US-China tensions, Kiribati’s sudden withdrawal casts a shadow over Pacific leaders meeting

SUVA, Fiji (Reuters) – Tensions between China and the United States and the withdrawal of the remote Pacific nation of Kiribati overshadowed the Pacific Islands Forum as leaders arrived in Fiji on Monday for their first in-person summit. in three years.

During the four-day meeting, Pacific island leaders will discuss how to gather more international support and funding to combat the impact of rising sea levels and climate change, as well as China’s ambitions for greater security ties across the region.

Beijing’s bid to sign a broader regional trade and security pact with 10 countries that recognize China, but is opposed by some forum members, is also to be discussed. Read more

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Tuvalu Foreign Minister Simon Kofi said in an interview that he was saddened by the news of Kiribati’s withdrawal and that Pacific leaders would need to “consider the concerns raised by Kiribati” when they meet this week.

Kiribati President Tanetti Mamau said in a letter that his country will withdraw from the forum because it does not agree with Secretary-General Henri Bona’s continuation in the post, nor on other terms of an agreement reached weeks ago to resolve the dispute between the Micronesian countries and other members. . Kiribati also wanted to postpone the meeting.

Pacific leaders also discuss fisheries — tuna is a major source of revenue in the region — but the issue also risks getting bogged down in geopolitical tensions, Coffey said.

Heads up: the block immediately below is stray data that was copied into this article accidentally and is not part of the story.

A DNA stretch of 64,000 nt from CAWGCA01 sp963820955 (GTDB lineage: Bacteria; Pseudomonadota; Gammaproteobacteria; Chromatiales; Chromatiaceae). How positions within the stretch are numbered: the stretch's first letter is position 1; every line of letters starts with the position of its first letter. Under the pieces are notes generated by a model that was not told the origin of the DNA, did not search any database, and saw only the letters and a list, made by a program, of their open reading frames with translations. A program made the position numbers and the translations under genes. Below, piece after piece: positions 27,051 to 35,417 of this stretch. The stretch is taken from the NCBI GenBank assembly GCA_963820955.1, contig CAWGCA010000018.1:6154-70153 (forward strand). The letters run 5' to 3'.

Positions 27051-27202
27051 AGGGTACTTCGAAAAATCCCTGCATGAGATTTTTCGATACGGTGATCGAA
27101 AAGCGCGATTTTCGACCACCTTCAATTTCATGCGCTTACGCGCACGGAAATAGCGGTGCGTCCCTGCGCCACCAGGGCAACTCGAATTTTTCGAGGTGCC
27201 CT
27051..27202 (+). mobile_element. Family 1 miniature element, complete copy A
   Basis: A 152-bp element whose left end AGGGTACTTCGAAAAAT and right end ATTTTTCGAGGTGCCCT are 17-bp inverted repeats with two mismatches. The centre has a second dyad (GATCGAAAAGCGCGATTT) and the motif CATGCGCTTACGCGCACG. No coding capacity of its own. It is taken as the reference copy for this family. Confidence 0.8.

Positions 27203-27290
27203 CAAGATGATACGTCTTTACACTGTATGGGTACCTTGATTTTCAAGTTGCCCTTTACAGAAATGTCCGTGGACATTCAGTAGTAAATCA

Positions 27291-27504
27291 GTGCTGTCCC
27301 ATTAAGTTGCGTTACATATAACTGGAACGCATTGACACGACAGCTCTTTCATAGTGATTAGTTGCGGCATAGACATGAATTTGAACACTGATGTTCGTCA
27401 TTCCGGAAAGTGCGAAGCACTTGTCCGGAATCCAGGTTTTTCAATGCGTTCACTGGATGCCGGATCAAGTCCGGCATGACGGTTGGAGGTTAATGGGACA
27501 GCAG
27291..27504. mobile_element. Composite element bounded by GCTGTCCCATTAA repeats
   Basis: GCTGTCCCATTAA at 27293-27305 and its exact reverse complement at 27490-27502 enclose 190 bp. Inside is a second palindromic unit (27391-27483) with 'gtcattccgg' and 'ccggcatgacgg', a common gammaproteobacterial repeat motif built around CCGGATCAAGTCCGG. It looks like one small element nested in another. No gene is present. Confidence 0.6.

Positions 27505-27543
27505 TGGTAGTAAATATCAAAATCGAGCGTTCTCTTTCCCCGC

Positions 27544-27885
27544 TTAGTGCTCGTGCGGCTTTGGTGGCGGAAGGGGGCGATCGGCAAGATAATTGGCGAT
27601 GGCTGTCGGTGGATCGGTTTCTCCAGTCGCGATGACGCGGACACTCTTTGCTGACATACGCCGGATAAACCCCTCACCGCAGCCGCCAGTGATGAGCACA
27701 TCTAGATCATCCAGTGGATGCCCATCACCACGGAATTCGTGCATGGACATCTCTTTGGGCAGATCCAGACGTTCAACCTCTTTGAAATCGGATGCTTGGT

China operates a large fishing fleet in the Pacific Ocean and is seeking greater access to one of the world’s richest fishing grounds.

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The Quartet of the United States, Japan, Australia and India has offered to increase surveillance of the Pacific islands to stop illegal fishing in exclusive economic zones.

“This geopolitical competition will continue and it is important for the Pacific to focus on issues critical to the Pacific – climate change and the preservation of our resources,” Covey said.

He said the US wanted to expand the Pacific Fishing Treaty to include “other security issues,” and that would be discussed at the forum.

A major retreat for forum leaders will be held on Thursday. China proposed a video meeting between the International Bureau of the Communist Party of China and 10 islands in the Pacific Ocean on the same day.

Tuvalu is among four Pacific countries that have diplomatic relations with Taiwan, not Beijing.

Kofi withdrew from the recent UN conference on the ocean in Lisbon after China banned the attendance of Taiwanese members of the Tuvalu delegation. He said these were “bullying tactics” on the part of China. Read more

However, Coffey said Tuvalu does not want the differences between China and Taiwan to distract the Pacific islands from what unites all countries in the region this week.

“Maintaining the unity and solidarity of the Pacific family is critical to us so that we can deal with many of these issues that we face,” he said.

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(Reporting by Kirsty Needham). Editing by Stephen Coates and Raju Gopalakrishnan

Our criteria: Thomson Reuters Trust Principles.

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